All the characteristics that make SMS such a compelling marketing channel – its personal, mobile, always on, instantly responded to – can also result in SMS marketing backfiring badly if you mismanage it.
While people might shrug their shoulders in resignation when it comes to email spam, SMS spam is very badly received. And it’s not just spam messages: a communication that may have been very welcome during the day will be seen in a very bad light if it arrives on a customer’s handset at 3am.
Instead of building a relationship with your potential and existing customers, you could do severe damage to your brand if you don’t pay attention to best practices around SMS communications. Here are some guidelines to ensure your SMS marketing is well received and builds a valuable relationship with your customers.
1. Understand the legislative guidelines
Going through the soon-to-be-passed legislation, entitled the Protection of Personal Information Act (POPI) is a great starting point to ensure you get off on a good footing. POPI says that you cannot send unsolicited electronic messages to people you haven’t dealt with before, and it also very clearly outlines what informed consent is and how you need to enable people to opt-out of your communications.
2. Build your own lists
POPI aside, never buy lists from brokers, they are simply a false economy. It’s far better to build your own, opted-in list of existing customers and interested prospects and send your messages out to a receptive audience. Always giving them the opportunity to opt out, of course.
3. Tailor your messages
The previous tip means you can tailor the information you SMS to customers improving the response rate even more. Segment your customer lists according to interests – this makes your communications more targeted and saves you time and money as well.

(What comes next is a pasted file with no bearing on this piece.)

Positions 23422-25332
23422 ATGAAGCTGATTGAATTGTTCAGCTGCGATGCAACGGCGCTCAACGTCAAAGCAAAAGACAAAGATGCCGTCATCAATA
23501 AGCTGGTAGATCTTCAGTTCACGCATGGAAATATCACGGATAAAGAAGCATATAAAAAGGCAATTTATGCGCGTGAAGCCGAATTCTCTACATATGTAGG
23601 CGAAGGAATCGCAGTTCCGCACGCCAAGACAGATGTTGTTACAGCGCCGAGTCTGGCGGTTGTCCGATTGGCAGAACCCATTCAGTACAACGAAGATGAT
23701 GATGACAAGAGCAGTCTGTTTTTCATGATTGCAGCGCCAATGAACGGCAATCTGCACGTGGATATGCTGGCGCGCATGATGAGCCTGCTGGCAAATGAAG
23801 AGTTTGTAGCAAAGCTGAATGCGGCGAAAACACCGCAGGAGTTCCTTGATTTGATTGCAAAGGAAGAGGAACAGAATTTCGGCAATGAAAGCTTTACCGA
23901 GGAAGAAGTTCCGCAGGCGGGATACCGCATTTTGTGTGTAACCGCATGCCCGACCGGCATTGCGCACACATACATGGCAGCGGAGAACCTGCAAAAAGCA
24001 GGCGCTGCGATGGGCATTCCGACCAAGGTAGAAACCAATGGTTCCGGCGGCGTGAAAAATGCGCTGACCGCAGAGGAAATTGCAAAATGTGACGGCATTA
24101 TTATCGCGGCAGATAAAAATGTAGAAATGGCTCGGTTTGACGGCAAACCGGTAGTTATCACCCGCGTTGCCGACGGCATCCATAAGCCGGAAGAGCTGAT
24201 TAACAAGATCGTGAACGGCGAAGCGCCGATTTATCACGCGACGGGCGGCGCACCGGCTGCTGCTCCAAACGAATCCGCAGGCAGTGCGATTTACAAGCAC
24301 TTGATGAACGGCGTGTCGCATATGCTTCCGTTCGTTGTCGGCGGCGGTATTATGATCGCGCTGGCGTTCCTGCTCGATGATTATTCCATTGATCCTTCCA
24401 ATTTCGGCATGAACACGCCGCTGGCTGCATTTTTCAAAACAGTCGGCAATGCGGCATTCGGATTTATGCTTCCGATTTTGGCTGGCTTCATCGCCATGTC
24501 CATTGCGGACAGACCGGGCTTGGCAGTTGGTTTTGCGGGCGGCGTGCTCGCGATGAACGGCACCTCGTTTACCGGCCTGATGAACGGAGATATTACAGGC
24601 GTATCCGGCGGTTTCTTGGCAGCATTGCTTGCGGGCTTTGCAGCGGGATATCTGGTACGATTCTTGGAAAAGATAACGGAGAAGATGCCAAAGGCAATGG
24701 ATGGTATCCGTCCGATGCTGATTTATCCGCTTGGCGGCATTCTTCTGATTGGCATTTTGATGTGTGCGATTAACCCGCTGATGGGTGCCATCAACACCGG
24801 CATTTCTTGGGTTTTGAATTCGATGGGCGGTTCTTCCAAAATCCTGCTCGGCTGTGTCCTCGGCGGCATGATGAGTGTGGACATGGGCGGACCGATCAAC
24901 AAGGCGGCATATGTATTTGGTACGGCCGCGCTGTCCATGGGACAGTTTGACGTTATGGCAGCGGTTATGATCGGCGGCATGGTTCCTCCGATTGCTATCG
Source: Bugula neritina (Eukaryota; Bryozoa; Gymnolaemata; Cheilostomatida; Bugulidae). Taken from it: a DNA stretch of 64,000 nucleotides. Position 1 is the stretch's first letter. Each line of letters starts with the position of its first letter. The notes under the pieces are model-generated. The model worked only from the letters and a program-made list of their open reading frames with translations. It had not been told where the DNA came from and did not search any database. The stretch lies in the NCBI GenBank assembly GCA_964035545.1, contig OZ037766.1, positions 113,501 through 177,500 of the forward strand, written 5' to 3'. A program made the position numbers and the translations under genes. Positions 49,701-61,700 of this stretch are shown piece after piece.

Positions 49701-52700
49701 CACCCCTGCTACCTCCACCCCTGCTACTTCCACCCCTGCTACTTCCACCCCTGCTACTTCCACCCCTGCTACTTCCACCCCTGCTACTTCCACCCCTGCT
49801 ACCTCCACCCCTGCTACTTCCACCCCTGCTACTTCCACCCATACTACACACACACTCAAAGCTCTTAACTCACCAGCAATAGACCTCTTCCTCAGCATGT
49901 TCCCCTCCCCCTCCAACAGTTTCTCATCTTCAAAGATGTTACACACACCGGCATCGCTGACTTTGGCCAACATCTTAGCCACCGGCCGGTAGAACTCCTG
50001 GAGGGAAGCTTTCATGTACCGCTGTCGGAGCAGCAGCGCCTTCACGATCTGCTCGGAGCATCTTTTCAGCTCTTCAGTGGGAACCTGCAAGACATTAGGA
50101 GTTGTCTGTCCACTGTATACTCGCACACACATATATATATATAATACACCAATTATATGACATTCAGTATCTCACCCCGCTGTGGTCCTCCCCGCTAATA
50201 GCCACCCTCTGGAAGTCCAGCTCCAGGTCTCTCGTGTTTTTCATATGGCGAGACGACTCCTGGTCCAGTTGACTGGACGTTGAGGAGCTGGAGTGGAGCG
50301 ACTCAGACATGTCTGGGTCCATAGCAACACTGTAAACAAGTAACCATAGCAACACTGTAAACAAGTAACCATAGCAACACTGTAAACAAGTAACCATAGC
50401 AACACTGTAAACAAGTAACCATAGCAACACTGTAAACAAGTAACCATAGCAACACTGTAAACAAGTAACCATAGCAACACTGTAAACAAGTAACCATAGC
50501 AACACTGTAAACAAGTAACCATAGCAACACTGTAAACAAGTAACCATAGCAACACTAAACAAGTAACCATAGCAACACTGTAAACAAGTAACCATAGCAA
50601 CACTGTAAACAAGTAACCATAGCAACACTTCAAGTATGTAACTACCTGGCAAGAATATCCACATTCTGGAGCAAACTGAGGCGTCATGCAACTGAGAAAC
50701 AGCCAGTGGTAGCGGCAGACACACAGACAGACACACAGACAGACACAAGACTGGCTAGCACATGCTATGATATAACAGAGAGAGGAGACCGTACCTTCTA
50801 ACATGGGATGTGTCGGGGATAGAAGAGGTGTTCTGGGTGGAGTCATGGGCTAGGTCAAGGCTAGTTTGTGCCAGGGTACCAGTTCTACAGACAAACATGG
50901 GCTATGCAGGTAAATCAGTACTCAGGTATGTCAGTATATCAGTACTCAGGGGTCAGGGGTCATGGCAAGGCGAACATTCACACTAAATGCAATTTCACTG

4. Understand what your customers want
Mix marketing messages with genuinely useful information that you know your customers want in order to make your SMS communication with them essential and anticipated. Look around your business and you are sure to be collecting information in the course of normal events that your customers would find useful. For example, a surf shop could provide real-time on-the-go local weather reports pertinent to surfers.
5. Make use of automation
Small businesses can easily and cost-effectively automate their SMS communications using shortcodes, keywords and auto-responders thanks to third party SMS providers. Responses can be manually updated even on a daily basis, without needing to know any coding. And, in terms of opt-outs, these should be automated, ensuring that your customers are opted out as soon as they reply ‘stop’ or ‘unsubscribe’.
6. Stay compliant
Choose an SMS provider that complies with the Wireless Application Service Providers’ (WASPA) code of conduct. This ensures that you are always compliant with latest regulations, and a good provider will assist you in complying with advertising guidelines around publishing your shortcode. All you need to do is ask.
SMS is one of the most powerful, wide-reaching communication channels at your disposal. Even small and micro-businesses can afford highly automated and sophisticated SMS setups, allowing them to build a strong, valued relationship with customers and prospects.
Paying attention to these simple guidelines can make the difference between coming across as a pushy door-to-door salesman and a valued and welcomed business.